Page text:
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Senators say the problem-plagued Phoenix pay system is on track to cost Canadian taxpayers $2.2-billion in unplanned costs by 2023, calling the federal government’s failure to pay more than half of its public servants properly an “international embarrassment.”

A new report from the Senate finance committee, released Tuesday, said the Phoenix system has failed to properly pay nearly 153,000 public servants – more than half of the federal civil service – since it was implemented more than two years ago. The report also found Phoenix has cost taxpayers $954-million to date – including the $309-million originally budgeted to develop the pay system.

“A prosperous G7 country like Canada should be a leader in labour relations and human resources. It is an international embarrassment that the government has failed to pay tens of thousands of its own correctly and on time. That is the big picture legacy of Phoenix,” said independent Senator André Pratte.

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The report found that as of June 2017, the government owed $228-million to 51,000 public servants who were underpaid, while it is owed another $295-million by 59,000 employees who were overpaid. The system, introduced by the previous Conservative government and implemented by the Liberals, was supposed to save the government about $70-million a year by centralizing pay operations in Miramichi, N.B.

The $2.2-billion to operate and stabilize the pay system by 2023 includes funding for increased processing at the Public Pay Service Centre and money for reviewing employee pay files.

In a joint statement, Public Services Minister Carla Qualtrough and Treasury Board President Scott Brison said the government is reviewing the Senate’s report. It blamed the previous Conservative government for creating the Phoenix “mess” that they have to now clean up.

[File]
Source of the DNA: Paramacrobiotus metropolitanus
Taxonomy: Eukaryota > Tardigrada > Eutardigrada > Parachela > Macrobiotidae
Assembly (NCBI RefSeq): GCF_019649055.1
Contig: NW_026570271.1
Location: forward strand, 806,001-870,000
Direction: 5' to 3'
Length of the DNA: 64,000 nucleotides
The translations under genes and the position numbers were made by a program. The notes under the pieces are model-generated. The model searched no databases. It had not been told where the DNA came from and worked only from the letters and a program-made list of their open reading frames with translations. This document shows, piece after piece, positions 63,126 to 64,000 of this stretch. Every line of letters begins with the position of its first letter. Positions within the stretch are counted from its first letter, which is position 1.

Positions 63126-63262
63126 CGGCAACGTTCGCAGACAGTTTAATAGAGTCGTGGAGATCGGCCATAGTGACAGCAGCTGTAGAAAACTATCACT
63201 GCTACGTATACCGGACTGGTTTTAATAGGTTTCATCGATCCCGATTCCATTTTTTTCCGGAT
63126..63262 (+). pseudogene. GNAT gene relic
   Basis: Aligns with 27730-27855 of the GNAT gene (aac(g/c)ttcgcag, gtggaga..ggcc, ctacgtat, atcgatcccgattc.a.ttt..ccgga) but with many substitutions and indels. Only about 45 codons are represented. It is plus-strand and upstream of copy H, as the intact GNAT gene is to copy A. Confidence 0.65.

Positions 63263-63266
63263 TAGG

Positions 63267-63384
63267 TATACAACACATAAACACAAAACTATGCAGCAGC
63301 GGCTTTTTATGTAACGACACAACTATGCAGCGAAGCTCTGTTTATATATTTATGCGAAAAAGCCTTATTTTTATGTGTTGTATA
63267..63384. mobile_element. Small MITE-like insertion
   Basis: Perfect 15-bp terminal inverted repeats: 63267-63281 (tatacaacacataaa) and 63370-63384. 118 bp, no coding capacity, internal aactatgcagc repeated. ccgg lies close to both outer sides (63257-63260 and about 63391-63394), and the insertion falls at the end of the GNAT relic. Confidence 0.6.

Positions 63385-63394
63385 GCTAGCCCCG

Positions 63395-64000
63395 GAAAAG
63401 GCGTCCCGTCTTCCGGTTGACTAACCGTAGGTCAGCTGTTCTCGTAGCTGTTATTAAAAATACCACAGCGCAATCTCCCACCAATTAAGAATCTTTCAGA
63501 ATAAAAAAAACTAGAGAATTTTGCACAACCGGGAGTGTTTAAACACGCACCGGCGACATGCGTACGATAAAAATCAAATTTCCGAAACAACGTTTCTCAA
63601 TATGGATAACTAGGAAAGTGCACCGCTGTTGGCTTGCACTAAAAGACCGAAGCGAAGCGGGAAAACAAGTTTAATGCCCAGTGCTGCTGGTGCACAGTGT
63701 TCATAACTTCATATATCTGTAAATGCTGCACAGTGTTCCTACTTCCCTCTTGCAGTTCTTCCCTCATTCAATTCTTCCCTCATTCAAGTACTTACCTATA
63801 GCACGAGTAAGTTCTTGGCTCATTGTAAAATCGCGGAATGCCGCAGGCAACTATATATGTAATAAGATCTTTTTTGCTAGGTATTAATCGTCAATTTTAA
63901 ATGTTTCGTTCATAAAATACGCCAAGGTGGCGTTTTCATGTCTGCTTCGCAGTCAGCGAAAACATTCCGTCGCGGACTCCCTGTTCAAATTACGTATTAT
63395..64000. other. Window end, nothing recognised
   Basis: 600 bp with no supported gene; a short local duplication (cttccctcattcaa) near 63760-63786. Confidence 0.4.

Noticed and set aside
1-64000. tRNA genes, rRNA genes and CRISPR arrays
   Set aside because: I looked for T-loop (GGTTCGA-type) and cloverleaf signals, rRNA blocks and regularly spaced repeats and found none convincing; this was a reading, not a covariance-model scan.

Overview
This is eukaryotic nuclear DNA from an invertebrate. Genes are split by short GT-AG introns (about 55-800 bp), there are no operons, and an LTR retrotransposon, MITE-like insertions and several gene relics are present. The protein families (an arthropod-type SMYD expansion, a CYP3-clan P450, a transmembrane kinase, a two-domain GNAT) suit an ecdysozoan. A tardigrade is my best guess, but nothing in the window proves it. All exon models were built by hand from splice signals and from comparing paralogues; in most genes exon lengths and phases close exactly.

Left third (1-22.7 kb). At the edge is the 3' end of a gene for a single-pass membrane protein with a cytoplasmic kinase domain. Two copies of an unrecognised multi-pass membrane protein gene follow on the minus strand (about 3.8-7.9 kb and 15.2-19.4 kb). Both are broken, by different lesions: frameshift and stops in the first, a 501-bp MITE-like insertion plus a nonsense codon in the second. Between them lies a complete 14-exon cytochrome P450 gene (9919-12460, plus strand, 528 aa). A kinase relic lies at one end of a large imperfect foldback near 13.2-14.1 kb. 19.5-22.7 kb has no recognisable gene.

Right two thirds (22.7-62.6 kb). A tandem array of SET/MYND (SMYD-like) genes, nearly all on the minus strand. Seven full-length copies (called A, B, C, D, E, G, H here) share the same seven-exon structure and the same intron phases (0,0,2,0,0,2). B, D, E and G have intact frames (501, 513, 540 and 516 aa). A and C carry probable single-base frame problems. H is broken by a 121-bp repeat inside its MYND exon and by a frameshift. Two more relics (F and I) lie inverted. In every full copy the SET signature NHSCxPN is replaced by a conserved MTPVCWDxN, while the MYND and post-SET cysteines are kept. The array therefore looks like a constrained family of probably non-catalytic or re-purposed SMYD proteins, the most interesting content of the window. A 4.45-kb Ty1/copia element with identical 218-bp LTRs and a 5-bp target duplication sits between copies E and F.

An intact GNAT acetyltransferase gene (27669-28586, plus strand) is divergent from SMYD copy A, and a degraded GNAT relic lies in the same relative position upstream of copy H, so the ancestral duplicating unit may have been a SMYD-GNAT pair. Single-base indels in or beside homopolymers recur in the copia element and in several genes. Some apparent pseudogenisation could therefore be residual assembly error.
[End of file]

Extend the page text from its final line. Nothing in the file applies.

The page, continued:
"When they [the Conservatives] irresponsibly treated this project as a cost-cutting measure instead of the complex enterprise-wide business transformation that it was, they set the project up to fail,” said the ministers.

The ministers said they are focused on “stabilizing” Phoenix and resolving pay problems as quickly as possible, while looking for a replacement system.

Senators agreed with Auditor-General Michael Ferguson’s recent finding that the Phoenix fiasco is a result of a cultural problem within a public service fearful of communicating failures to superiors.

“The government needs to move away from a culture that plays down bad news and avoids responsibility, to one that encourages employee engagement, feedback and collaboration," the Senate report said.

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In a scathing report released earlier this year, Mr. Ferguson called the Phoenix pay system an “incomprehensible failure” indicative of “pervasive cultural problems." He said the federal government’s creation of an obedient public service fearful of making mistakes, taking risks and conveying “hard truths” has caused failures, such as the Phoenix debacle.

A new Senate report notes no one has been held accountable for the pay problems of thousands of civil servants since the Phoenix system was launched. Sen. Mobina Jaffer says there is a systemic problem in government of avoiding responsibility. The Canadian Press

Last month, Privy Council Clerk Michael Wernick told the Senate committee that one of the chapters in Mr. Ferguson’s report on the government’s cultural issues was an “opinion piece.”

Mr. Pratte said the government’s refusal to admit there is a cultural problem led the committee to recommend the government report to Parliament on options and costs for replacing Phoenix, the expected impact on employees and on measures that will be taken to avoid repeating the same mistakes.

“We’re not confident that this problem has been solved, that the lessons have all been learned,” Mr. Pratte said.

Mr. Ferguson’s report also blamed three “executives” – senior public servants at Public Services and Procurement Canada (PSPC), which is responsible for Phoenix – for the failure. Senators on the finance committee said they did not feel it would be helpful to haul the three Phoenix executives before a committee to explain themselves and play the “blame game.” They said many more individuals were involved with the pay system failure, especially at the political level.

“We believe in our parliamentary system, the buck stops at the ministers’ doors and they need to be responsible,” said Liberal-appointed Senator Mobina Jaffer.

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The Public Service Alliance of Canada, the country’s largest civil service union, said the Senate reiterated what it already knows: that the government was “negligent” in the development and implementation of the Phoenix pay system. PSAC national president Chris Aylward wrote to Prime Minister Justin Trudeau in June to request a public inquiry into the Phoenix scandal. The union said it hasn’t heard back from the government yet.

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